The upcoming Ordinary Synod on the Family dominates the Autumn issue of Studies. The chief focus throughout is Pope Francis himself. What does the lead-up to this synod (including last October’s Extraordinary Synod) tell us about Pope Francis? What does it say about his style of governance, about his attitude to collegiality, or about how he understands the relationship between the theological and the pastoral? Can we learn more about the Pope’s current dispositions by taking a closer look at his Argentinian experience?
On this last question, Austin Ivereigh notes that there are many aspects of Pope Francis’s time as Jesuit Provincial, as bishop, and as cardinal which are “rich for mining” – not least, he argues, Cardinal Bergoglio’s “direct experience of the exclusion of the remarried”. He refers to the Cardinal’s obvious frustration with the failure of the annulment process, in the case of his own niece’s fiancé, to expedite matters within any reasonable time-frame.
The lead article, Gerry O’Hanlon SJ on ‘The Synod in context’, is mostly concerned with what we can make of Pope Francis’s way of being pope. Remarkable changes, O’Hanlon observes, have taken place in the Church since the cardinals met in conclave after the resignation of Pope Benedict XVI. Those cardinals themselves understood that the Church was in something of a crisis. Apart from the “neuralgic issues” such as child sex-abuse and the role of women in the Church, there was a general sense that the exercise of authority in the Church had become too centralised, too top-down. As O’Hanlon puts it, “We had confused adult respect for authority with infantilising subservience and deference”.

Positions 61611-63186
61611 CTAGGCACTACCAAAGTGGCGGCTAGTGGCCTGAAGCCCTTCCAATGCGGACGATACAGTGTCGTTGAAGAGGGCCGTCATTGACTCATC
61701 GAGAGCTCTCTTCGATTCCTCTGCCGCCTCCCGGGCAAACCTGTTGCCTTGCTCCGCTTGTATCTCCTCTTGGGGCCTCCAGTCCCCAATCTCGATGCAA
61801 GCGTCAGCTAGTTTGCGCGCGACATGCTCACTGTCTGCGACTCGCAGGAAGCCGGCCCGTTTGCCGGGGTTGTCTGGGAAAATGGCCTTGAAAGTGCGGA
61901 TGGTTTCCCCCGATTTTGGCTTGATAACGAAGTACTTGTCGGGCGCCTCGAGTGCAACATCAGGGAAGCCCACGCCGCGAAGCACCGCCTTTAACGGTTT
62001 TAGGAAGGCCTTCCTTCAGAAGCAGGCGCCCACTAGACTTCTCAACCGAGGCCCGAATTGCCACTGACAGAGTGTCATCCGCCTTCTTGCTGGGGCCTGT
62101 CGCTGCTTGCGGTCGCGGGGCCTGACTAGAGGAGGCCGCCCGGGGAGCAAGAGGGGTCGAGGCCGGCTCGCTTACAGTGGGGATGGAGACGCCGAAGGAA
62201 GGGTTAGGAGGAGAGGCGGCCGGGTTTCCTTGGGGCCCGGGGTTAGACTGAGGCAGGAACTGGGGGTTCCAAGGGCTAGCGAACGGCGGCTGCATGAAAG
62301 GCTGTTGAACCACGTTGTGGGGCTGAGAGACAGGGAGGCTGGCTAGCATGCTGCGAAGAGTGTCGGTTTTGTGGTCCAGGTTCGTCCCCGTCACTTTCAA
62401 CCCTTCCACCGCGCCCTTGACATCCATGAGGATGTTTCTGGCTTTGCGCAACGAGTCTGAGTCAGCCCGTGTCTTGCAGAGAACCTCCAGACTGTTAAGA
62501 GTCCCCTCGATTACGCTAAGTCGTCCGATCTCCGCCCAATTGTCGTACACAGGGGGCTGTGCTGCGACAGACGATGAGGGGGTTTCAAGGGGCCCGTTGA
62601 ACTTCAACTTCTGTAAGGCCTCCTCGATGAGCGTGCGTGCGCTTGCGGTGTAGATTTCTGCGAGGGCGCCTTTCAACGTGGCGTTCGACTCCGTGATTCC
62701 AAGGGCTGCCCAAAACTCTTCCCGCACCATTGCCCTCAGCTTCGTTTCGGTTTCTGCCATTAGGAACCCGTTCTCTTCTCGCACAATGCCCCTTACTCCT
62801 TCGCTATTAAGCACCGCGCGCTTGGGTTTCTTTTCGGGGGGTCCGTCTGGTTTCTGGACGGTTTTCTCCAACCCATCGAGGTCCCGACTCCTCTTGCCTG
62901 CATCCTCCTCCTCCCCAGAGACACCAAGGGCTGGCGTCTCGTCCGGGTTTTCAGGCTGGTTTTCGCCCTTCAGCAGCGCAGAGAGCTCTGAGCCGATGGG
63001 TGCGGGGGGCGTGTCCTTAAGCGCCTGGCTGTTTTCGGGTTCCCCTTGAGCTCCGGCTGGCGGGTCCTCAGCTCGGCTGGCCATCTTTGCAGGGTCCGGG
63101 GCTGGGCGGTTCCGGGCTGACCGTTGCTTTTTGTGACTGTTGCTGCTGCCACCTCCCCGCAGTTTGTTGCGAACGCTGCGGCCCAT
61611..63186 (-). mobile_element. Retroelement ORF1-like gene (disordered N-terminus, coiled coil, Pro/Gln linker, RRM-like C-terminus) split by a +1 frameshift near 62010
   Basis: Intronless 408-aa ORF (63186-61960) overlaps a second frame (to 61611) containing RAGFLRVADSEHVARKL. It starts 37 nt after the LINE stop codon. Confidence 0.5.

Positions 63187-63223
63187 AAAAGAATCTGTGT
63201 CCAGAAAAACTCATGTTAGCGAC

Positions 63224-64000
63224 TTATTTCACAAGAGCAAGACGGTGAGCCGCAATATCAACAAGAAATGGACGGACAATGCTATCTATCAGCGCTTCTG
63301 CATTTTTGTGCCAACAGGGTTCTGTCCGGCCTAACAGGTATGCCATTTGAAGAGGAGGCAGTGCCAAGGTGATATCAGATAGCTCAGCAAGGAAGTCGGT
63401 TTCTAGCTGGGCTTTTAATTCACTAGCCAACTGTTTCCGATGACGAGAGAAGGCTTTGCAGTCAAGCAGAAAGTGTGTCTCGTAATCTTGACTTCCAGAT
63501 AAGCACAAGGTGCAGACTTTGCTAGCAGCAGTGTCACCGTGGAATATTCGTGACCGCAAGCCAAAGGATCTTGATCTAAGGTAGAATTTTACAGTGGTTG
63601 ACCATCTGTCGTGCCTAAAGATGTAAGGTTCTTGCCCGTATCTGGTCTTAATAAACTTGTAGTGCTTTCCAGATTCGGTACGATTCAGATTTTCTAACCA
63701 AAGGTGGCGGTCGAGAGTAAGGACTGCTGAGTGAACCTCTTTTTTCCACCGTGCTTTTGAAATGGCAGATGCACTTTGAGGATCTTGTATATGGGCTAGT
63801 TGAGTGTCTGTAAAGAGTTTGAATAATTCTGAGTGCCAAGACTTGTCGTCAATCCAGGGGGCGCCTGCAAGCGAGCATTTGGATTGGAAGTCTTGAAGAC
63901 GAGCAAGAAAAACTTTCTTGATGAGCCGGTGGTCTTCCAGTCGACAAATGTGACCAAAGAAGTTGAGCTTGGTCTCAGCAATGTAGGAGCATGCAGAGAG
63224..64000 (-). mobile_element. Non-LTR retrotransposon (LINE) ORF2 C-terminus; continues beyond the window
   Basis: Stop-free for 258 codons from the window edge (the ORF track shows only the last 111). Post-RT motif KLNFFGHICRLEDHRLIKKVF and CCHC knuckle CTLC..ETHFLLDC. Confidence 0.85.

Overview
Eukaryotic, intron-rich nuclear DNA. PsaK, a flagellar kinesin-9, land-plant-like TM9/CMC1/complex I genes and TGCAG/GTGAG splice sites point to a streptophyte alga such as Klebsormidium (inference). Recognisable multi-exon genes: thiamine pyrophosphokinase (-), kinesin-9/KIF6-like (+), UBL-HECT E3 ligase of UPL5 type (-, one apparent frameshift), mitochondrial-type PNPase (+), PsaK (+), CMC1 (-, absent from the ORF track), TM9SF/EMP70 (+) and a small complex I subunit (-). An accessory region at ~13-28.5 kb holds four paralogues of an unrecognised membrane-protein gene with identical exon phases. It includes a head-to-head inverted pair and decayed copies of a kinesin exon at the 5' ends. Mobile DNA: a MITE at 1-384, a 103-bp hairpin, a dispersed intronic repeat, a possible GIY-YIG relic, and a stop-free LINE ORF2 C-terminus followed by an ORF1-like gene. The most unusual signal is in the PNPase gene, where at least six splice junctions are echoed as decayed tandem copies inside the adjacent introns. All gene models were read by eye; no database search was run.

Enter Pope Francis. His attitude has tended to run counter to this long-standing culture. “He wants a decentralised Church, with proper autonomy for episcopal conferences and synods, and a real and not just token consultation of all the faithful which respects their ‘sense of the faith’.” The upcoming synod, then, is “a first step to a more open, collegial form of governance”.
O’Hanlon also notes in Pope Francis’s demeanor during the lead-up to the synod a clearly Jesuit understanding of discernment, “with its combination of reason and emotion, consolation and desolation, its promotion of inner freedom, and its ability to handle conflict and disagreement calmly”.
In another contribution to this issue of Studies, Paddy Agnew (Irish Times correspondent in Rome) revisits the Extraordinary Synod of last year and wonders if we will see the sharp divisions, the rancour, and the public arguments between prelates this time round. Pope Francis, he surmises, will look on the bitter exchanges of the past year “with no great alarm”. He wanted a debate and he got one. Agnew takes no stance on how deep and extensive the changes which the synod will help to usher in will be.
Breda O’Brien also casts an eye back to the Extraordinary Synod and notes how important collegiality – ‘synodality’ – is to the Pope. He insists on everyone being able to speak without fear, he encourages “bold speech”, and he clearly wants to help engender a Church in which the local Church is strong and decisively pastoral. Also a Church in which the Pope is more a guarantor of unity than a domineering figure of authority. The issue for O’Brien is to preserve the Church’s teachings, especially on issues concerning the family, but at the same time to be “pastorally sensitive to the awkward, battered reality of real family life”.